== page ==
Apr 26


Container Garden: Learning Lessons

When we moved to North Carolina, I had some plans for our apartment on which I was unwilling to budge:

1. I would obtain a dining table and chairs.
2. I would paint some wall, any wall, some pretty color other than white.
3. I would grow some food on my dang porch.

Quick trips to Ikea and Home Depot made it easy to accomplish the first two goals, but it took me a couple of months to figure out the best way to complete the third. For one thing, I still, still, after two years of low-sun apartments in DC, struggled to get direct beams to my balcony for more than a few hours a day. To complicate matters further, the lovely lattices on our porch railings broke up what little sun that did reach the balcony: an excellent situation for lounging on the porch without getting too hot, but not so great for keeping plants alive.

Containers on the railings had to be the key. But alas! Every style I could find at stores in my area was designed with a bolt or a screw or some other attachment mechanism I’m sure our property managers would not appreciate.

But then.

I found them online! Two feet wide, six inches deep, and adjustable to whatever width of balcony railing you want to hang them on.  I bought some lettuce, some mums (to feel fancy!), and plopped ’em into some soil. By the tim spring rolled around, well, I had expanded my little fleet to the size it was when I first introduced this hodge-podge little garden last April.

I had high hopes, lots of seedlings, and a waaaaay too small watering can. But at the time, it was the only option in front of me for growing food, so I took my chances and hoped that something would grow.

Oh what a little time and a little experience can teach. It wasn’t long before I discovered I had a couple of problems dooming my tiny garden.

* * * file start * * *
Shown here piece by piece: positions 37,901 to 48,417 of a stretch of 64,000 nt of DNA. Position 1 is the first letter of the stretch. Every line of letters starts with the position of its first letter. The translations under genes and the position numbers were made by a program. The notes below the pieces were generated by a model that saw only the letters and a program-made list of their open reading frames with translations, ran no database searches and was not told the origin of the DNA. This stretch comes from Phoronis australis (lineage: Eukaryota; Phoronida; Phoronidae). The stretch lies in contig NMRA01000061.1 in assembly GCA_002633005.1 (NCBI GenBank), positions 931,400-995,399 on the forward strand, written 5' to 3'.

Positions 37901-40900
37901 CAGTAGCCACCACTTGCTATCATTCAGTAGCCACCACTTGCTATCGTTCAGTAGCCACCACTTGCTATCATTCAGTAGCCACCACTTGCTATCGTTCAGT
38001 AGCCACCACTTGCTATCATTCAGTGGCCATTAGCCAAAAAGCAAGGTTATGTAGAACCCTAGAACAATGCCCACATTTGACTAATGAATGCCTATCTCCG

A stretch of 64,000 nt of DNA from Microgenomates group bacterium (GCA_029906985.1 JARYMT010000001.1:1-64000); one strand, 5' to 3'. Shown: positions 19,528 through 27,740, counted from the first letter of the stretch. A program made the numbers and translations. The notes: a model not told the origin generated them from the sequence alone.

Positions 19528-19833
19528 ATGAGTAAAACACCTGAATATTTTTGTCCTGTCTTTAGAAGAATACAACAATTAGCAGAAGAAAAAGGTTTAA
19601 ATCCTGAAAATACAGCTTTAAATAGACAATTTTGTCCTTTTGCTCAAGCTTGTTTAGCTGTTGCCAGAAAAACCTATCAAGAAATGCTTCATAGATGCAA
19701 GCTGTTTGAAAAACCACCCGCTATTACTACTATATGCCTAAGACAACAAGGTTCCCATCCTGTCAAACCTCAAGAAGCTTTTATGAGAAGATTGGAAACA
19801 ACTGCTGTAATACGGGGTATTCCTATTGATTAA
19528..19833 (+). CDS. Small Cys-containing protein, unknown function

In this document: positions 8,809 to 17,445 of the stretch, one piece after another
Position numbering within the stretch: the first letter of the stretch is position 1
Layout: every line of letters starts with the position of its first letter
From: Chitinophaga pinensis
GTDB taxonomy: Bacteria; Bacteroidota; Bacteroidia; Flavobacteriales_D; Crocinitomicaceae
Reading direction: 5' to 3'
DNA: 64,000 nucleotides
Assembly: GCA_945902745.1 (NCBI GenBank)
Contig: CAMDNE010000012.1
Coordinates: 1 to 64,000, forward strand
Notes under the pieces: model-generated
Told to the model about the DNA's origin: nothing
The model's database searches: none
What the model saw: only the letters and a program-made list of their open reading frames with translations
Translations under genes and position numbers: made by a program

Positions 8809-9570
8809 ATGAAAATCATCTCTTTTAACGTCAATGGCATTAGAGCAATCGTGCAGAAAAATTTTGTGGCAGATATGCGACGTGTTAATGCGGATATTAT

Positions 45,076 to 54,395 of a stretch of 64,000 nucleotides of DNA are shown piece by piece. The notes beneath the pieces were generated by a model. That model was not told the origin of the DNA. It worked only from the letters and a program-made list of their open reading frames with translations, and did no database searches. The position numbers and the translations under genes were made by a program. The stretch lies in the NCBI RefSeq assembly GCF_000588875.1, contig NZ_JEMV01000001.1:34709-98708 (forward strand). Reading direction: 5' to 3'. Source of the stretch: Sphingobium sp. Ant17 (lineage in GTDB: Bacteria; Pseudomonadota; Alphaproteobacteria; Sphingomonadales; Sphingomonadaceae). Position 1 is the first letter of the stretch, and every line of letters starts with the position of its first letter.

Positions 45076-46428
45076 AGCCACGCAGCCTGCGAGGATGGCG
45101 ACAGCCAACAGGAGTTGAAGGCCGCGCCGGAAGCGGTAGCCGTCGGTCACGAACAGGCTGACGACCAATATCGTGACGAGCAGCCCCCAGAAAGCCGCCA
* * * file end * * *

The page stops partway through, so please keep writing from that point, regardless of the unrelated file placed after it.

Not Enough Sun

No matter how I sliced it, no matter how precariously I perched containers on the corner pillar and bungee-corded them in place, on the best of days my plants were getting four hours of sun. Which was great for lettuce and tolerable for herbs, but not at all acceptable for sun-thirsty plants like peppers and tomatoes.

Not Enough Space

It’s hysterical to me now that I planted a zucchini in a 5″ pot. I confess, I was utterly naive about the size to which a zucchini grows. Having now spent one summer growing a zucchini in my community garden plot, I realize that the plant had no hope of fruiting. See the seedling on the right up above? Yeah, this was my community garden zucchini after just a couple of weeks in the ground:

Yikes. Talk about a “what was I thinking?!” moment?

So this year, I approached my little balcony garden with a little less vigor and a little more knowledge.

The only successful plants I had from my little containers last year were greens and herbs, so I just decided to stick with those. Lettuce grows happily with only a half day of sun, and it’s handy to have some parsley growing on the porch for spontaneous cooking projects.

I feel so fortunate that I lucked into a community garden before the space-starved, sun-starved plants met their ends. At this point,  I could honestly get by with out growing anything on the porch at all these days. But these little troughs of soil are important to me. They help remind me that even with small amounts of sun and unfavorable planting conditions, it is possible for me to grow my own food. Those of us living in apartments and in cities need not be intimidated by the fact that we don’t live on acres of fertile land with plows and shovels and barns at our disposal. You can sow seeds in any patch of soil or sunlight you might have access to; you’ll be amazed at the harvest you’ll reap.